The South African government is said to be considering a ban on microbeads after Gauteng drinking was found to be contaminated. A task team has already been set up to assess the problem.
This decision comes after a Water Research Commission study discovered microplastic pollution in tap water in the Johannesburg and Tshwane areas, in all rivers in Gauteng and in borehole water in the North West province. The commission, comprised of researchers from the North-West University, recommended that a ban be imposed, which would prohibit the manufacture, import and use of microbeads in South Africa.
The government responded by creating a task force, set up by the Department of Environmental Affairs. The task force will be manned by officials from the departments of trade and industry, health and science and technology. The team will be working in association with professionals from the plastics and cosmetics industries.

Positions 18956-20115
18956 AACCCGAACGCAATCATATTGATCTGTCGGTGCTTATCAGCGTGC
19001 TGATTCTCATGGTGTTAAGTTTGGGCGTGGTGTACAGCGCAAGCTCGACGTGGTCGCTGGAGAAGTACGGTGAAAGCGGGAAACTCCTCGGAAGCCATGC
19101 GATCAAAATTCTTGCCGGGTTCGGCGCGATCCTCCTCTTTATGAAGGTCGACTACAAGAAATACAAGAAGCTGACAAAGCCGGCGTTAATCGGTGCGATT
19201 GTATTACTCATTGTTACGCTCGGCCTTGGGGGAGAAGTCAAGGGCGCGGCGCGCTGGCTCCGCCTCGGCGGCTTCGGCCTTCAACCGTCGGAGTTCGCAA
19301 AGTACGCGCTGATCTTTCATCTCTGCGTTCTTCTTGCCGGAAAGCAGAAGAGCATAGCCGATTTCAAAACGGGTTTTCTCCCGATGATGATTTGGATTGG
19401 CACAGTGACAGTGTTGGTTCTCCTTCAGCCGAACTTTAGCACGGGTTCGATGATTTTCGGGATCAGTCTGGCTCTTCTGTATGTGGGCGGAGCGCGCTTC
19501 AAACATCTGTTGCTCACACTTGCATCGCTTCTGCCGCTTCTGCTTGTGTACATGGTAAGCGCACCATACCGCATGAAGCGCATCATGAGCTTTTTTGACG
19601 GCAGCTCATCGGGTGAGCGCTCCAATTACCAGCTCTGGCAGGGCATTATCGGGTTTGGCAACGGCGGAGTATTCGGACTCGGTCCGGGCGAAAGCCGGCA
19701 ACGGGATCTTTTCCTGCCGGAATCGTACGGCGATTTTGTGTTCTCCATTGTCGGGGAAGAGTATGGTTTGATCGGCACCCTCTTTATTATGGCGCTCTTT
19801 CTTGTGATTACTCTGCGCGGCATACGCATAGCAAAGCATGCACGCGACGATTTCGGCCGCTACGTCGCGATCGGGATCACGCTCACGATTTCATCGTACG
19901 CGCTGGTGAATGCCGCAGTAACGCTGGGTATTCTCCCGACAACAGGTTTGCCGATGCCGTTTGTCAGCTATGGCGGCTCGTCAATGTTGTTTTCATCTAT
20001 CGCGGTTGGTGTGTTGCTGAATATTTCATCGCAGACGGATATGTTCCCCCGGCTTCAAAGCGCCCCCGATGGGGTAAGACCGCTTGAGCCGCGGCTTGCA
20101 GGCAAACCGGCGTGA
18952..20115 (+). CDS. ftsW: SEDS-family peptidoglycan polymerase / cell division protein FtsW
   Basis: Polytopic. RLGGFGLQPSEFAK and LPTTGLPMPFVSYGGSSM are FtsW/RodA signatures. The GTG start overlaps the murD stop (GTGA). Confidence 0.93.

South Africa is not alone in having tap water contaminated by microplastics. A recent study sampled tap water from around the globe and found that 83% of samples were polluted by microplastic. The USA had the highest contamination rate at 94% of tap water samples containing microplastic while at 72%, the UK, France and Germany had the lowest rates. Canada, France, Taiwan, The United Kingdom and more countries have already banned microbeads. Countries including Ireland and Italy are in the process of drafting legislation to ban microbeads.
Bottled water is not immune either, as a study released in 2018 found that bottled water also contained microplastic particles.
While the effects of humans consuming Microbeads are unknown, there are fears that toxins such as DDT and organic pollutants could attach themselves to plastic and be absorbed.
The task team has thus far proposed an amendment of the Foodstuffs, Cosmetics and Disinfectants Act to ban microbeads. The Department of Health administers this Act.